Water, Sewer Depts. 2021 budget talks delayed

Water main project still planned
Fri, 04/17/2020 - 6:00pm

Although the current shutdown of government activities on Block Island has interrupted several projects in various stages of development, the Water Commission and Supt. John Breunig are taking steps to ensure that one of the most important projects that was initiated earlier this year stays on track.

That project is the replacement of 3,700 feet of 10-inch asbestos concrete pipe in the High Street/Payne Road water main, which is the main feed into the downtown area. The $2.3 million project was always slated to begin in the fall, according to Breunig, but when local government was shut down last month, and the town and the state restricted gatherings to fewer than five people, a special Financial Town Meeting to vote on funding was cancelled.

The other discussion that was interrupted was the formation of the department budgets for both the Water and Sewer Companies. Although the fiscal year for all town departments ends on June 30 each year, the Water and Sewer Companies hold separate budget discussions and have their own Financial Town Meetings later than all other town departments. While budget discussions were to begin in late April, they’ll now begin on May 18 for both departments. The Water and Sewer Commissions met in an online forum on Monday, April 13.

As for the High Street/Payne Road project, part of its funding was expected to come from a U.S. Department of Agriculture grant, which was expected to cover 45 percent of the project, or about $1 million. (The Town Council also approved a measure that would have 25 percent of the cost of the project shared among all property tax payers, not just those within the water district, a decision that was based on the idea that the entire town and business community benefits from the use of the water main.)

Town Engineer Jim Geremia, attending the Monday, April 13 meeting through an online meeting platform, said that he is preparing a document to send to the USDA that “memorializes all the approval processes that we went through, and that they have approved the contract documents and plans and specifications.”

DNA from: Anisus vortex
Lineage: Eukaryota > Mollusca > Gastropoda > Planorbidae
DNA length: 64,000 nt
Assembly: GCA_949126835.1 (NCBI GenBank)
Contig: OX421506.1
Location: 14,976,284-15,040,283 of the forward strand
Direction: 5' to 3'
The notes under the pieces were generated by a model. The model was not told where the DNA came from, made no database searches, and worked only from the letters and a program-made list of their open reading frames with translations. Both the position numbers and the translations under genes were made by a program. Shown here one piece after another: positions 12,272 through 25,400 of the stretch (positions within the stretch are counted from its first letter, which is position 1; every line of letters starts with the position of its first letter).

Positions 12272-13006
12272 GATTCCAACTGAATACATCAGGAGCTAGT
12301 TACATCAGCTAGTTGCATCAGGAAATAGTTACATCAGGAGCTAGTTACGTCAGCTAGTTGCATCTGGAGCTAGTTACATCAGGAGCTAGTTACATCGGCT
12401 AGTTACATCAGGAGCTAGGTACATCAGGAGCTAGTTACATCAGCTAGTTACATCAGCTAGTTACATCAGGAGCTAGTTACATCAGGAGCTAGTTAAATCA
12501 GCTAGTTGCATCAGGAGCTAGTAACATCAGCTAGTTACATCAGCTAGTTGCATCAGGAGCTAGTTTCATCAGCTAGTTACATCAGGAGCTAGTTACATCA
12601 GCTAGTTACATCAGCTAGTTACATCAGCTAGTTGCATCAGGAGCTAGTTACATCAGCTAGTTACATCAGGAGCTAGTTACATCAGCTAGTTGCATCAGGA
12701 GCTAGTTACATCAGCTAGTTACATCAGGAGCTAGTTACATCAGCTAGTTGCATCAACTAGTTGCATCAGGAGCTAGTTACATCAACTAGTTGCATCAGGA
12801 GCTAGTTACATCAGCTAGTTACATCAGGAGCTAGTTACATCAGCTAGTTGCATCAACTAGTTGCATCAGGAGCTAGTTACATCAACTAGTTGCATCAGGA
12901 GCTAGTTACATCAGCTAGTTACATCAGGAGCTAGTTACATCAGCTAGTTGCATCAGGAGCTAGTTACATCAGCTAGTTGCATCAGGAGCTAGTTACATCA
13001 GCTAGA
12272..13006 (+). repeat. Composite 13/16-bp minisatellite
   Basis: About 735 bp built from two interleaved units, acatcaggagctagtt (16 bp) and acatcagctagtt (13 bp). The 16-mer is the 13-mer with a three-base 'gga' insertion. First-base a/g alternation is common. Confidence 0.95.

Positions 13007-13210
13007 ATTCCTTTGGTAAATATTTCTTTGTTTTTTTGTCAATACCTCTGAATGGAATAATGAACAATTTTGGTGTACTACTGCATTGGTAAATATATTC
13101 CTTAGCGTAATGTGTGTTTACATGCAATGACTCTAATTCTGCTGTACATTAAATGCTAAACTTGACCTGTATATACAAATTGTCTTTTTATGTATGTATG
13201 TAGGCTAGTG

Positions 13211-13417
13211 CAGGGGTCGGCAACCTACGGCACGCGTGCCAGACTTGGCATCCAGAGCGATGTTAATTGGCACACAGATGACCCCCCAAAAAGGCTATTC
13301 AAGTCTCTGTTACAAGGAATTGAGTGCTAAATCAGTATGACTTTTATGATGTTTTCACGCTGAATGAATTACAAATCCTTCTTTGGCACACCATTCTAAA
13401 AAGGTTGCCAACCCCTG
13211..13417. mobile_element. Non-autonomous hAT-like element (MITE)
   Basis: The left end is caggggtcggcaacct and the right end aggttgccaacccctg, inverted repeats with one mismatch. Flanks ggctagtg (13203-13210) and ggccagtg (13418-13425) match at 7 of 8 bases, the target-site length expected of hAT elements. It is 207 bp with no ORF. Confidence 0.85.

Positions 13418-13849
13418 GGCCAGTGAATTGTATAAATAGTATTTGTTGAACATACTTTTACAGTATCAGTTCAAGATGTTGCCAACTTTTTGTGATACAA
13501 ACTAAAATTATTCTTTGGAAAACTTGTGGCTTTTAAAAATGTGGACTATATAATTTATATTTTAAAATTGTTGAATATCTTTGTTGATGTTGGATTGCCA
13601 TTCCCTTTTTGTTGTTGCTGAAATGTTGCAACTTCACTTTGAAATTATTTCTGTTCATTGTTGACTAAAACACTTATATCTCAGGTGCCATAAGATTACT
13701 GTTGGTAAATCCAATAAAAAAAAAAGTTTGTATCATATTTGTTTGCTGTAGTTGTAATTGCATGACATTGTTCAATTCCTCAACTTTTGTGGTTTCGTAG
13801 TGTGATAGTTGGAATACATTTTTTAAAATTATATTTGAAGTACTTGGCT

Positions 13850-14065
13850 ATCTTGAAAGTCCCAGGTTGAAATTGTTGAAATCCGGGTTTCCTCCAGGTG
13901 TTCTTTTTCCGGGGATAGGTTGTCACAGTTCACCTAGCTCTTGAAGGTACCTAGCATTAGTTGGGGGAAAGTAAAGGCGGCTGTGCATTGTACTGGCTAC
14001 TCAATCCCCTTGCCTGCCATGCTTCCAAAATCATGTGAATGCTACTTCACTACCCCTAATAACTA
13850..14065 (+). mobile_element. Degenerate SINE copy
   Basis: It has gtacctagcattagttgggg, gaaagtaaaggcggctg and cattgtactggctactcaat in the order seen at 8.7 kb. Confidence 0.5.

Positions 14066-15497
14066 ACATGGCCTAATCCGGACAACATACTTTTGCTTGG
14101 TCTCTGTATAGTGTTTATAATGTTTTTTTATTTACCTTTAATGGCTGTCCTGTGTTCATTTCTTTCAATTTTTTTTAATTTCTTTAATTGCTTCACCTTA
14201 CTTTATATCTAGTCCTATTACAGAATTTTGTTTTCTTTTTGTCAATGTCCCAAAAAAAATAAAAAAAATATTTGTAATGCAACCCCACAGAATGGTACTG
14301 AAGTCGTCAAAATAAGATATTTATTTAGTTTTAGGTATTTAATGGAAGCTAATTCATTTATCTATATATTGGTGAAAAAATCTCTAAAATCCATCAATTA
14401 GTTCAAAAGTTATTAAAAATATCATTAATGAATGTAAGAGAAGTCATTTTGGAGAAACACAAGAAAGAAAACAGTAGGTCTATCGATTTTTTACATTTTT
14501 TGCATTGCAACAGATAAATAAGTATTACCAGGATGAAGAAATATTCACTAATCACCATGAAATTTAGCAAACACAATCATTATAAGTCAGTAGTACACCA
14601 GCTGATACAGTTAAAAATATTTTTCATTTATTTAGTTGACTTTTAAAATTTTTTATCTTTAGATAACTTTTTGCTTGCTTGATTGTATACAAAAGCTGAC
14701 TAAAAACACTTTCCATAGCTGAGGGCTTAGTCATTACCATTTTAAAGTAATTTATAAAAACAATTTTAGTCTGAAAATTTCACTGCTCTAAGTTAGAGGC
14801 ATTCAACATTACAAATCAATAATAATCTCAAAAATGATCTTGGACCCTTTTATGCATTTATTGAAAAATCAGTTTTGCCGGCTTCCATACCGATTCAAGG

Given that the delay of the project is COVID-19 related, Geremia said that it was important to let the USDA know “that we are still moving forward with this project.” He said that once the documents for the USDA are signed “we’re locked in. We’re agreeing to do this project.” The commission approved sending the letter to the USDA.

One upside to the delay is that when the town does finally take out a loan to complete the project, interest rates may be historically low.

“They were historically low a month ago,” said Town Finance Director Amy Land, who was also on the call. “There is a window where they should continue to go down.”

Breunig brought up the fact that state and town restrictions now disallow public gatherings of more than five people until May 8, which knocked out the scheduled budget hearings on April 27 and May 4 for the water and sewer departments. Breunig suggested moving the first hearing to May 18, but it might also be a virtual meeting.

Sewer Commission Chair Pete McNerny said “we can have budget sessions. The bottom line is we can have those things, we just have to figure out how to do it. We can do it via Zoom. I think we can have those, in my opinion.”

Commission attorney Dave Petrarca said, “I have reviewed this in other towns and this is an essential government function. You’re allowed to hold virtual meetings.” He said that public opinion could be heard during those virtual meetings, but that would have to be figured out.

Land, however, suggested that waiting as long as possible on budget discussions might allow the commissions to have a better picture of what the coming year may look like in terms of revenue. “Given that we would need to delay the public hearings and the annual [town] meeting [scheduled for May 4], I would also recommend you slide back any of the budget work sessions to give us more time to have a budget that actually reflects the reality.” Putting together a budget too soon “would look like business as usual,” and so she asked to “give us more time to prepare a responsible budget.” Land said the commissions could wait until June and still pass a budget before the end of the fiscal year. If a budget is not passed before the end of the fiscal year, the current fiscal budget would go into effect.

The Water Company budget for this year is $851,721. The Sewer Company’s budget is $1,505,513.

Flushing wipes: Don’t do it

Water Commission Chair Brad Marthens asked Sewer Company Supt. Dylan Chace about whether people were still flushing disposable disinfectant wipes down into the sewer system.

“Has it gotten any worse or has it stayed the same,” Marthens asked.

“I’ve had three clogs in the past two weeks,” said Chase. “We had to get up in the middle of the night. We’re checking the Ocean Avenue pump stations more regularly now. We have had an increase.”